The Regina Police Service ask for one third of the overall revenues from taxing legal weed for repression. Zappiste: NO taxes for repression ! City councillor suspects police 'inflated' marijuana cost estimate

The Regina Police Service ask for one third of the overall revenues from taxing legal weed for repression. Zappiste NO taxes for repression !City councillor suspects police 'inflated' marijuana cost estimate

Not enough money from the busts ?

City councillor suspects police 'inflated' marijuana cost estimate for political reasons

Arthur White-Crummey, Regina Leader-Post
More from Arthur White-Crummey, Regina Leader-Post
Published on: February 22, 2018 | Last Updated: February 22, 2018 12:36 PM CST

Policing issues played a minor role in Tuesday’s Ward 4 budget town hall, with only one exception: Cannabis enforcement costs.

The Regina Police Service has estimated the cost of policing a legalized marijuana system at somewhere between $1.2 million and $1.8 million. That number evoked shock from one resident who came to the meeting.

“It stretches the bounds of believability,” she said. “Give me a break.”

Coun. Andrew Stevens tried to steer clear of the RPS during the town hall, only once repeating his earlier warnings about the force’s “uncontrolled” costs.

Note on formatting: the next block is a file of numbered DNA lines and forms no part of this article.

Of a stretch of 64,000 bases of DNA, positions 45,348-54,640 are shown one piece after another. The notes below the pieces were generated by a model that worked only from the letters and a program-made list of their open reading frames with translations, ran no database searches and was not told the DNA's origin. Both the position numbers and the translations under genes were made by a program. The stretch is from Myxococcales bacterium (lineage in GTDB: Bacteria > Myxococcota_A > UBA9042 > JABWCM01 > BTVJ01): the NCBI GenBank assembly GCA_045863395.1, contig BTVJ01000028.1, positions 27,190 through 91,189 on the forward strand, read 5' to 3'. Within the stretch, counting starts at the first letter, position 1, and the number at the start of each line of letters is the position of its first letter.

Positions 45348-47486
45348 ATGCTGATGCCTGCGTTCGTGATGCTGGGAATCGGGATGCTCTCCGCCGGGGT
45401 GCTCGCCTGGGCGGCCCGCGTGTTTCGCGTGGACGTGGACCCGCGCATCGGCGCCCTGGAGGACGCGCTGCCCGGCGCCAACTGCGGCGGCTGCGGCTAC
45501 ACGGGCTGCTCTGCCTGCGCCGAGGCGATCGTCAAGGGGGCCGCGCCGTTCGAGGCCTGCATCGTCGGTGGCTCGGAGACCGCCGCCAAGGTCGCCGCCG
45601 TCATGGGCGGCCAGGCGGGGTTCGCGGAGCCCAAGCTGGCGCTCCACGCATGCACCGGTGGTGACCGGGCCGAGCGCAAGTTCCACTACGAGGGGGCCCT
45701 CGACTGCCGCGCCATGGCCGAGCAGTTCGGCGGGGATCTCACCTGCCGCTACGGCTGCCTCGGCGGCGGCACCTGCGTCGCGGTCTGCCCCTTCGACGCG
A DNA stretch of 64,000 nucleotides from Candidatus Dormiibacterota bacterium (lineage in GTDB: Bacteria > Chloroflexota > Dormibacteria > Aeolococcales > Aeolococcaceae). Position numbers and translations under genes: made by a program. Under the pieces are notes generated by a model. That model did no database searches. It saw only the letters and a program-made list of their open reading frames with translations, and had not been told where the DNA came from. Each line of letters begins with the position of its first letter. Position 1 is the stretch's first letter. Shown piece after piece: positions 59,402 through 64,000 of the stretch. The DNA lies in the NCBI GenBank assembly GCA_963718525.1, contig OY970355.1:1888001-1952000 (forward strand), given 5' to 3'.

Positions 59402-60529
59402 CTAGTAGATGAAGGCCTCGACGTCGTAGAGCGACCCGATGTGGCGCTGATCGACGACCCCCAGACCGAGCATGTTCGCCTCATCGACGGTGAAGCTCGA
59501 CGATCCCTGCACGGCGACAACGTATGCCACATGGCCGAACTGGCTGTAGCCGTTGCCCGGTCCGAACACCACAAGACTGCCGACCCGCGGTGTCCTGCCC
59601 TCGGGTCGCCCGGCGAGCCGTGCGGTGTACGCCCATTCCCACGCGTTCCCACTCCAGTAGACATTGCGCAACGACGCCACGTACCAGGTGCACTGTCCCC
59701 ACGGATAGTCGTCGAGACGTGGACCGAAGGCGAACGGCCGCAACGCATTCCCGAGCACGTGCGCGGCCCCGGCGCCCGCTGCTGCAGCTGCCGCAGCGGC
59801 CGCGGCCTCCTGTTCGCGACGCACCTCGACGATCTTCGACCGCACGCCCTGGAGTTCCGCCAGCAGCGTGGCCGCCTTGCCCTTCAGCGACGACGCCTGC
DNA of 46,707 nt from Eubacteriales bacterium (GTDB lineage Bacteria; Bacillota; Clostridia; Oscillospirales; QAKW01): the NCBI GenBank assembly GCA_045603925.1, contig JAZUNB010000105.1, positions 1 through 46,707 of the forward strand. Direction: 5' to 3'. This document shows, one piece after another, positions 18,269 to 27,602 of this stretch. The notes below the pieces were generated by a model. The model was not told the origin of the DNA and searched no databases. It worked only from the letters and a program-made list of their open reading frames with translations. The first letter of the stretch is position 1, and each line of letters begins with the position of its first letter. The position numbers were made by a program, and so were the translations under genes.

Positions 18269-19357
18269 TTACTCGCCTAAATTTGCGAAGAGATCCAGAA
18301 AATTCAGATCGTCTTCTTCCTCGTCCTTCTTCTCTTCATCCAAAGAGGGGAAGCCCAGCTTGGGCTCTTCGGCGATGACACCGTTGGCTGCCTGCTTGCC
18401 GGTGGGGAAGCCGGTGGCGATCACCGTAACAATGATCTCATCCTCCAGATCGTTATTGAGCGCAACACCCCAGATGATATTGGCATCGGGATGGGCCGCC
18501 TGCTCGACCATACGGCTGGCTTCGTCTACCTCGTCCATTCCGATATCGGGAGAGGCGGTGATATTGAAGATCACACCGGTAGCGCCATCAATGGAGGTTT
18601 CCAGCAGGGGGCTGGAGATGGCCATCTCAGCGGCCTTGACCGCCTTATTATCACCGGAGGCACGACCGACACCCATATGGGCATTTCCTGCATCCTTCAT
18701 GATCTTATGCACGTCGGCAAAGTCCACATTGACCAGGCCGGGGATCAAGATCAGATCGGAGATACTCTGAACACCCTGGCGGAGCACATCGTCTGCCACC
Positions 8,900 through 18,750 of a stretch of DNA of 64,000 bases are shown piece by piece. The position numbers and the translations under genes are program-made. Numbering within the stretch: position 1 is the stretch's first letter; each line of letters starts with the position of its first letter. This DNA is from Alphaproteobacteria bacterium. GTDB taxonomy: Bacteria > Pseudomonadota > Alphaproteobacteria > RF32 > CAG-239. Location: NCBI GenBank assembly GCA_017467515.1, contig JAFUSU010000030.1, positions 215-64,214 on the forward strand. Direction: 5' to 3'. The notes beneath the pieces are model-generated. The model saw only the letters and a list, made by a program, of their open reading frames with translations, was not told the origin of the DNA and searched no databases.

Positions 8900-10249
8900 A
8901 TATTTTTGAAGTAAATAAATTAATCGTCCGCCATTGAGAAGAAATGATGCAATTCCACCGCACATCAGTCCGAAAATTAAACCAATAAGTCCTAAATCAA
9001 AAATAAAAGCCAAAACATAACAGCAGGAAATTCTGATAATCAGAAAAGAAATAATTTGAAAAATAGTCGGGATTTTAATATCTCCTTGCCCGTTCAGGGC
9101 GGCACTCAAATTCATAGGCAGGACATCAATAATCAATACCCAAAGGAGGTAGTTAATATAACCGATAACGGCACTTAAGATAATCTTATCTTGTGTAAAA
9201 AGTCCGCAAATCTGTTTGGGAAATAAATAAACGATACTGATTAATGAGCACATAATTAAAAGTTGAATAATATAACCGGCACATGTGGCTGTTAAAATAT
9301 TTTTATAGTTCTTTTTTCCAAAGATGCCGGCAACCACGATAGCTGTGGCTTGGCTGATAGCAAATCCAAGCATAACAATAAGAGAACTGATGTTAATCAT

But the woman’s statement prompted him to suggest the number might be exaggerated for political purposes.

“I believe it’s inflated,” he said. “Here’s my guess: Because it’s packaged in a report directed at the provincial government, saying we need a large share of whatever revenues you are able to accumulate as a result of legalization, I’d say it’s politics.”

The estimate first appeared in a report to council earlier this month. The RPS based it on work done by other police forces, including Edmonton and York Region, both of which pegged costs at roughly two per cent of their overall budget.

The same report recommended that the city push for about one third of the overall revenues from taxing legal weed.

Police say they will have to pay for drug-recognition training and overtime hours for court testimony, as well as continuing expenses for overseeing pot shops.

Stevens said it makes no sense for the RPS to regulate a legal industry, something that’s usually left to bureaucrats. He said police are among the most expensive solutions.

“The provincial government is buffooning the whole situation up, and the police are now being tasked with being regulators,” he said.

Nonetheless, Stevens said any provincial money would be welcome, especially to help police deal with more pressing drug problems, like fentanyl and methamphetamine.

“That’s a real public health issue that the police are more interested in,” he argued. “Cannabis is a sideshow.”

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